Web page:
2. Start out with meatless dishes until you can cook safely.  Undercooked meat happens - you've probably had an experience at home or at a restaurant where a meat dish has been served to you at an improper temperature.  Same goes for overcooked meat.  Meat can be expensive - don't start on dishes including it until you're sure that you won't waste it with a failed dish.
  3. If you have roommates with cooking experience, USE THEM!  They'll be able to make sure you know what you're doing and that you understand the instructions.  There were a few times when I was starting out where I needed help even on simple cooking terms, and I had two roommates there to help with everything.  Don't have roommates around?  Try Youtube - there are plenty of great tutorials on there you can pause and repeat at your leisure.
  4. Never, never, ever, ever, EVER leave cooking unattended if you're new to it!  As if I even need to discuss fire hazards with you on this!  In addition, the fire alarms in the apartments can be very sensitive and will go off at the slightest wisp of smoke - watch carefully for it.
  5. Don't cook things you're not ready to tackle.  So you've made your first dish without burning it - congrats.  However, there are some dishes out there that are complicated, time-consuming or expensive.  Give yourself lots of practice before trying these - you have time on your program!
So what are some good starter dishes, you ask?  Well, here are some suggestions I have:
  1. Egg dishes
  2. Chili
  3. Stew
  4. Simple pasta dishes
  5. Hot dips
  6. Salads
  7. Simple breads/brownies
  8. Grilled cheese (with actual cheese, not American)
  9. Pancakes
  10. Quesadillas
In addition, there are some great online resources for recipes though they don't always give you difficulty ratings for them.  My favorite website is, which has tons of excellent member-submitted dishes for whatever you could ever want to cook.  Have fun!

Decorating the apartment

Our final topic today will be over how to decorate your apartment - or rather, how to decorate your apartment without breaking any housing rules.  This can be tricky, though anyone who has ever lived in an apartment or dorm is probably familiar with at least some of these anyway!  Even though *cough cough* people will put things up on the walls and take them down for inspections, you technically aren't allowed to do it so if you do, I am in no way encouraging nor discouraging it.  With that being said, here are some decorating ideas you might want to utilize for your apartment:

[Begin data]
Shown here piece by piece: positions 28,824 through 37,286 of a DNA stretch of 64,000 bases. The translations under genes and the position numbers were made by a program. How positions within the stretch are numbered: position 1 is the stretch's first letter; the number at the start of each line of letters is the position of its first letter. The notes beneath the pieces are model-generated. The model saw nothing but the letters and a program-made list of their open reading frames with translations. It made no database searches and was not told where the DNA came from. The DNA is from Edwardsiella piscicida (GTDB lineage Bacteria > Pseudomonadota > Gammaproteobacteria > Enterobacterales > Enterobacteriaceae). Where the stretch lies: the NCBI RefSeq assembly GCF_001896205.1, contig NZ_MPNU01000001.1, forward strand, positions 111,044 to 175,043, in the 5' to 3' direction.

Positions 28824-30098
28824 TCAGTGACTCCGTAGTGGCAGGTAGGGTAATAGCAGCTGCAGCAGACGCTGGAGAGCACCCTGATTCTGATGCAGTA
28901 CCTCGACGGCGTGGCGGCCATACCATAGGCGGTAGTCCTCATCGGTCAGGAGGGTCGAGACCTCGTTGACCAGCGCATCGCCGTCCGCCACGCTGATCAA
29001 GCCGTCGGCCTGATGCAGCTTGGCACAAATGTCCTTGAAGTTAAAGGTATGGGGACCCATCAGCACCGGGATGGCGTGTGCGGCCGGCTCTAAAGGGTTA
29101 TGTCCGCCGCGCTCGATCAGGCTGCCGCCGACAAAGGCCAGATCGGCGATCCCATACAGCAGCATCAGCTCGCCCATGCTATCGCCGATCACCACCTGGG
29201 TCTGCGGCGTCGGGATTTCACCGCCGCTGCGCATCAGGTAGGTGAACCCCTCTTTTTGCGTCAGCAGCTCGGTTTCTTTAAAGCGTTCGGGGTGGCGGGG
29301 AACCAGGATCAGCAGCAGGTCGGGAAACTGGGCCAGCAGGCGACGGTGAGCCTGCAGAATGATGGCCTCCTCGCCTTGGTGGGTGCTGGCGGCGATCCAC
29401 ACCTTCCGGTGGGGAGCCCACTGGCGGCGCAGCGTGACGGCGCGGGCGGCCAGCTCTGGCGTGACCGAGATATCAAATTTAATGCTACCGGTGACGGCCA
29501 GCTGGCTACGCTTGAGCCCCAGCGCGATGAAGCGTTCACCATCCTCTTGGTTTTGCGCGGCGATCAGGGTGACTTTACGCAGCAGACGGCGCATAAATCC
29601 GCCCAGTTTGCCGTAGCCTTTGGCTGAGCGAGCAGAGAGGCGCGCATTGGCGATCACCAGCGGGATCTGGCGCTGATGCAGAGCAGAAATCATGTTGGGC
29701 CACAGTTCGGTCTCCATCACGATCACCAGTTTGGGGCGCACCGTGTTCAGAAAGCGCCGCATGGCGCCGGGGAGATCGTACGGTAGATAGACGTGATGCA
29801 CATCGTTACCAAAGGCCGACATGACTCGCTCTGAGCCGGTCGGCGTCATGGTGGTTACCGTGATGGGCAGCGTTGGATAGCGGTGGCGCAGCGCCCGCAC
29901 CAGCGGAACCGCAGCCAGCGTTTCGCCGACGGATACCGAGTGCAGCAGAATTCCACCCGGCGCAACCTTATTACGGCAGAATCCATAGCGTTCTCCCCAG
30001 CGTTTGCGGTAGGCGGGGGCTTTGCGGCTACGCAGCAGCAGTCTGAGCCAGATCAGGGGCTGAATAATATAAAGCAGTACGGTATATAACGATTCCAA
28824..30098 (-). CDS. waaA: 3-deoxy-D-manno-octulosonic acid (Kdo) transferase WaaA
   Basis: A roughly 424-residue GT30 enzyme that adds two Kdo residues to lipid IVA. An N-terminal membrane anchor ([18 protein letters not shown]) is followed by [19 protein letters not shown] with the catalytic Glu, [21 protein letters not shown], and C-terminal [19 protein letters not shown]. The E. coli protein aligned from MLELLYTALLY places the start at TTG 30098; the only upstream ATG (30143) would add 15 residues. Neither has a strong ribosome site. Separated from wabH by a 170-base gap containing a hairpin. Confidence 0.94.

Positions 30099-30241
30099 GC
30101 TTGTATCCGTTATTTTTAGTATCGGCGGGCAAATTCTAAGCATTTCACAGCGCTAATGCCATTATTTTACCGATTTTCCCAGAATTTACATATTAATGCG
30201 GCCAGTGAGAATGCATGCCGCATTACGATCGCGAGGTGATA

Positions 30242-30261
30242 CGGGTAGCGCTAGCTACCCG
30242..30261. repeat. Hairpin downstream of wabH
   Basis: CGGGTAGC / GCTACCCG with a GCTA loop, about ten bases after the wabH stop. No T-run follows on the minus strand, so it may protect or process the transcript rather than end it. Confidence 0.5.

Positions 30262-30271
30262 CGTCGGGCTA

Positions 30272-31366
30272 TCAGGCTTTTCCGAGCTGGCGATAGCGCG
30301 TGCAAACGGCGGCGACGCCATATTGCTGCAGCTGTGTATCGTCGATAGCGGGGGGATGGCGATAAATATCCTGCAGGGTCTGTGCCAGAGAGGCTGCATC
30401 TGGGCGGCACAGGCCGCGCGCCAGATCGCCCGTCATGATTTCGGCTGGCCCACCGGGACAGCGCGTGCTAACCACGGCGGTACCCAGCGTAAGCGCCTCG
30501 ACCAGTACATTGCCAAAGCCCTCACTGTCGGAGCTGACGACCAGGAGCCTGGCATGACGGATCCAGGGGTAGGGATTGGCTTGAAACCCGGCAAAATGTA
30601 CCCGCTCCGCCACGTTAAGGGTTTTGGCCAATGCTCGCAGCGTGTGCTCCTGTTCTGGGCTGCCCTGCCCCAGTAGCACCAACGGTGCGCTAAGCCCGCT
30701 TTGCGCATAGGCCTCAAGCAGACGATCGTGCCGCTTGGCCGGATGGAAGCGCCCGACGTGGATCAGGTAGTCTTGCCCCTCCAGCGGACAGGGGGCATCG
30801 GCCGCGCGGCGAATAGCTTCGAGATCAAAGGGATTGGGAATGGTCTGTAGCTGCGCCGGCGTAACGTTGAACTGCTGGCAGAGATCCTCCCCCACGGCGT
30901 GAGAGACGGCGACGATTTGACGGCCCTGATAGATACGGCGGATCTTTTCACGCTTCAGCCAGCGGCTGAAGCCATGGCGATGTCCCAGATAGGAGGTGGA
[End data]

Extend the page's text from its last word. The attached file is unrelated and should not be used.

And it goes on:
1. Use your corkboard - every inch of it!  It's supposedly the only accepted place to hang stuff so stick as much stuff on it as you can! You can have stuff hang below it and even prop stuff up on top of it!  If you haven't secured it to the wall you should be fine (though if the inspectors tell you to take it down for the inspection, abide by their wishes)!
  2. Christmas lights, lanterns and lamps are fun!  Okay, these are cliched decorating ideas and some of you are probably rolling your eyes at me right now.  However, if you're into dimmer lighting than what the provided ceiling lights give you they might just be the way to go.
  3. You have surfaces you can put decorative stuff on!  Jury's still out on potted plants - I can't quite remember if they're banned or not - but statues, figurines, silk flowers, table runners, etc. are all fair game.  If you're putting them in common areas, though, get permission from your roommates.
  4. You may be able to bring larger decorative items into the apartment.  This is not a guarantee (so check with housing's rules to make sure) but you might be able to bring things like shelves or end tables into your apartment.  If I'm right, just make sure you aren't taking up too much room in the apartment.  If I'm wrong, I'm wrong and please don't blame me if you aren't allowed to have it!
  5. Get stuff to organize your closet now.  Men and women with small wardrobes, this may not bother you as much.  If you're bringing a lot of clothing, though, make sure you have space for it all.  Hanging shoe organizers, multi-article hangers and stuff of that ilk will help immensely.
  6. You'll accumulate stuff in your apartment as time goes by - just make sure you have a place for it!  Much like making sure you can easily ship everything home as discussed in my post over packing for solo flights, you always want to make sure you buy only what can fit comfortably in your living space.  Don't get too much stuff - you'll regret it.
In addition, here are a few items that are not only decorative but may also be necessary for your apartment anyway:
  1. Shower curtains
  2. Bath rugs/rugs for the kitchen
  3. Dishtowels
  4. Drying racks
  5. Bedding
  6. Hooks for bath towels (if your bathroom doesn't have enough room to hang two towels)
  7. Hand towels for the bathroom
  8. Calendars
Well, that about wraps it up for this post.  If you have any other questions over this or have comments you'd like to add, I'm always open to hearing them!  Twitter and the comments sections on this blog are always open.  Until then... have a great night!